From ANIMAL PEOPLE, November 1998:

Leo K. Bustad, DVM, 78, died
from pneumonia on September 19 in Pullman,
Washington. Born in Stanwood, Washington,
Bustad earned a B.A. in agriculture at
Washington State University in Pullman in
1941, and on the same day became a lieutenant
in the U.S. Army. He married Signe
Byrd, a WSU classmate, in June 1942 at Fort
Benning, Georgia, shortly before shipping out
to fight in Italy and Germany. Captured by the
Nazis, Bustad spent 15 months at a Germanrun
prison camp in Poland. Reunited in June
1945, Bustad and Byrd thereafter remained
together until her death in March 1998.
Postwar, Bustad returned to WSU to earn an
M.A. in animal nutrition (1948) and his DVM
(1949). From 1948 until 1965, Bustad did
invasive radiation research on animals at the
Hanford National Laboratory, often collaborating
with faculty of the University of
California at Davis. Bustad himself headed
the radiobiology and comparative oncology
labs at U.C. Davis from mid-1965 until 1973,
helping direct work involving as many as
1,200 beagles at an off-campus location now
listed as a top-priority Superfund toxic waste
cleanup site. The experiments ended in 1986,
when the last beagle died. The dogs’ radioactive
remains were removed to Hanford in
1990. Rheem Araj, a beagle care technician
1972-1973, alleged in a 1994 lawsuit while
fighting a life-threatening lymphoma that news
coverage of the carcass removal was the first
word she received that she might have been
extensively exposed to radiation. Araj further
alleged that the radiation was responsible for
her cancer. ANIMAL PEOPLE found no
information about the outcome of either the
case or her illness. From 1973 until 1983,
Bustad served as dean of the WSU College of
Veterinary Medicine. Upon retirement, he
became president of the Delta Society, founded
in 1976 by Michael J. McCulloch, a psychiatrist
in Portland, Oregon, who pioneered
the use of animal-assisted therapy. Keeping
his main office at WSU, as dean emeritus and
professor emeritus of veterinary physiology,
Bustad moved the Delta Society to Renton,
Washington, where it maintains the National
Service Dog Center and carries out other programs
on behalf of service dog users and pet
keepers. Recipient of various humanitarian
awards late in life, Bustad wrote two books,
Animals, Aging, and the Aged (1980) and
Compassion: Our Last Great Hope (1990), as
well as co-authoring Learning and Living
Together: Building the Human-Animal Bond.

Helen Altfillisch, 71, remembered
by Associated Press writer Chet Brokaw for
hosting “probably the last privately owned
herd of wild horses in South Dakota” on her
8,000-acre beef ranch, died in May while trying
to pull a mired colt from silt behind a stock
dam. Meade County sheriff’s deputy John
Rhoden and colleagues found her remains,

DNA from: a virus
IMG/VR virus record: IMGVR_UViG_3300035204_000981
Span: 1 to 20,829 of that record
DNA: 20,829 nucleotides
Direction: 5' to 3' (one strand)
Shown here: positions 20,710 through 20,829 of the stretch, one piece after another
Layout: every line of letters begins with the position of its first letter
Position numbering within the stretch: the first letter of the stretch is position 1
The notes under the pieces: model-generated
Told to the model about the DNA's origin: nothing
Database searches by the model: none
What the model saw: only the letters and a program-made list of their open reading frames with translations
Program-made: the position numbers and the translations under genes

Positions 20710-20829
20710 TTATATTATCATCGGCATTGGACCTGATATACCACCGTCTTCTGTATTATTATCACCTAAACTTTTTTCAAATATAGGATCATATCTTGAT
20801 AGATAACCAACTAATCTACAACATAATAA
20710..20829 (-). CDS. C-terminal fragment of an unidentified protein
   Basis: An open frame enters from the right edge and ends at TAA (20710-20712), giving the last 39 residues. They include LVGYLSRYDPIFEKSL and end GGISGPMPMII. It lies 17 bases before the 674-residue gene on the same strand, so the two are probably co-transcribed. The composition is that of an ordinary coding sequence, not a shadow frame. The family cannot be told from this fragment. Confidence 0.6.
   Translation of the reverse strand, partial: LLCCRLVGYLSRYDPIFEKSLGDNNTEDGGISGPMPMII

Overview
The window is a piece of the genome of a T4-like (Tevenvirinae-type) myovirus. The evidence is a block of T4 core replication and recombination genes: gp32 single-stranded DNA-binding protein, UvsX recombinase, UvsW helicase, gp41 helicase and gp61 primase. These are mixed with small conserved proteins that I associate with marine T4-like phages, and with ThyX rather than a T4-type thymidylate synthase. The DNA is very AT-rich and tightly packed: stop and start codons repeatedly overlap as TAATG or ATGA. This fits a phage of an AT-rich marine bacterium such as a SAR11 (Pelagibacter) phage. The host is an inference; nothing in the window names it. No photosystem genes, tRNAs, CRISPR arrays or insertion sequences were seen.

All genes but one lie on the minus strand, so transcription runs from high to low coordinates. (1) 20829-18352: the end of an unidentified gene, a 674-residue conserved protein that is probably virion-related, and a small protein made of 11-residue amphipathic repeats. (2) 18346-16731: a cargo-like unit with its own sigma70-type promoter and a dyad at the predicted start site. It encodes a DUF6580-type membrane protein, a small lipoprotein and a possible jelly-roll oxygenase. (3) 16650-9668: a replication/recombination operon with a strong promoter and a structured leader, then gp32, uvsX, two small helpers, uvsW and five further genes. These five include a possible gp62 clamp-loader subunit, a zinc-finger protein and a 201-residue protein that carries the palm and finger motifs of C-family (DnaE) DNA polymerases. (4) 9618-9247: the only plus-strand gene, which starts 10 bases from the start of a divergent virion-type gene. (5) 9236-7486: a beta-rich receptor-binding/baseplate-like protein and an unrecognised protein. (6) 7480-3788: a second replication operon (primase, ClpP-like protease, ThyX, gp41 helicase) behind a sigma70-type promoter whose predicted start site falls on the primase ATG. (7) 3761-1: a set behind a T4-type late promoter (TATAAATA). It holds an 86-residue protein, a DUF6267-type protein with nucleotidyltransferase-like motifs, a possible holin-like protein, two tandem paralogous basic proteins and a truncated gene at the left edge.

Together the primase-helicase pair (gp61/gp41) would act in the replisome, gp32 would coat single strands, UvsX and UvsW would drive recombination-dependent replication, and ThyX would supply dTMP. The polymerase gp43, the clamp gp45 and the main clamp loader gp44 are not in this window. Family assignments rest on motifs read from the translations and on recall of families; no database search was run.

and those of of the colt, surrounded by “an
honor guard of animals––wild horses, prairie
dogs, and a coyote,” Brokaw wrote, covering
the October roundup of the 300-odd horses for
auction to pay liens on the Altfillisch estate.
“Miss Alfillisch’s friends and relatives had
worried that most of her horses might be sold
tor slaughter,” Brokaw reported, “but many
were bought by companies that supply bucking
stock for rodeos. Local ranchers also bought a
lot of the animals.”

Alice Stacy, 99, died on October
26 at home in Boston. Stacy was remembered
for resisting relocation by a developer in June
1988 because she wasn’t allowed to take her
Afghan hound Goodboy with her––whom she
had rescued from local drug dealers. Goodboy
died suddenly from stress, before TV cameras,
as authorities came to evict her. In August
1988, the Boston city council passed “The
Goodboy Law,” guaranteeing senior citizens
in public housing the right to keep their pets.

Lim Cheng Choon, 59, was shotgunned
by a Singapore Primary Production
Department dog-killer on November 2 as he
knelt between two strays to feed and pet them.
Lim’s brother, retired Environment Ministry
employee Lim Cheng Khoon, 68, told T h e
S t r a i t s times that his family hadn’t seen the
victim in 20 years, but had “heard he was
looking after the abandoned dogs in the vacated
villages in Pungol,” apparently supporting
himself with odd jobs. A sister who underwrote
his work died in 1996. Lim was the second
human victim of the dog-killers in recent
years: retired bus conductor Ong Kim Tor,
71, survived a September 1996 shooting.
Trained by the Singapore Police Academy,
the PPD dog-killers are supposed to shoot only
dogs they cannot snare with catchpoles. Each
killer is accompanied by three people who are
supposed to warn people and vehicles away.
“All shooting has been suspended, and procedures
for the use of firearms will be reviewed,”
the PPD said.

Ryan Ferris, 14, of Delco,
Pennsylvania, alerted his mother Roberta, 50,
brother Matthew, 18, and sister, Bridget, 12,
to a pre-dawn housefire on November 6, and
helped them escape by leaping from a secondfloor
window, but was killed by burns and
smoke inhalation while trying to carry two cats
down from the third floor. The cats were also
killed. Matthew Ferris is reportedly in critical
condition. The two family dogs got out alive.

George Eric Hansen, 50, died
September 22 of an apparent heart attack while
hiking with his wife of 27 years, Rose Marie
Gaines, in Nevada County, California. Said
Sacramento environmental consultant Jude
Lamar, “Snakes don’t have a lot of friends,
but Hansen was a dedicated friend. He was a
rarity: a biologist with backbone.” Hansen in
1997 was named environmentalist of the year
by the Environmental Council of Sacramento
for his work to protect the giant garter snake.

Suzanne Barthell, 62, died from
cancer on October 13 in San Francisco. A
social worker and therapist for 30 years in the
San Francisco school district, Barthell and her
daughter Adrienne Forstner-Barthell became
San Francisco Zoo volunteers in 1984. Later
appointed to the San Francisco Zoo Advisory
Committee, Barthell fought the 1993 turnover
of zoo management to the privately funded
San Francisco Zoological Society, and
opposed bond issues for improvements which
she claimed were too extravagant. “Her loss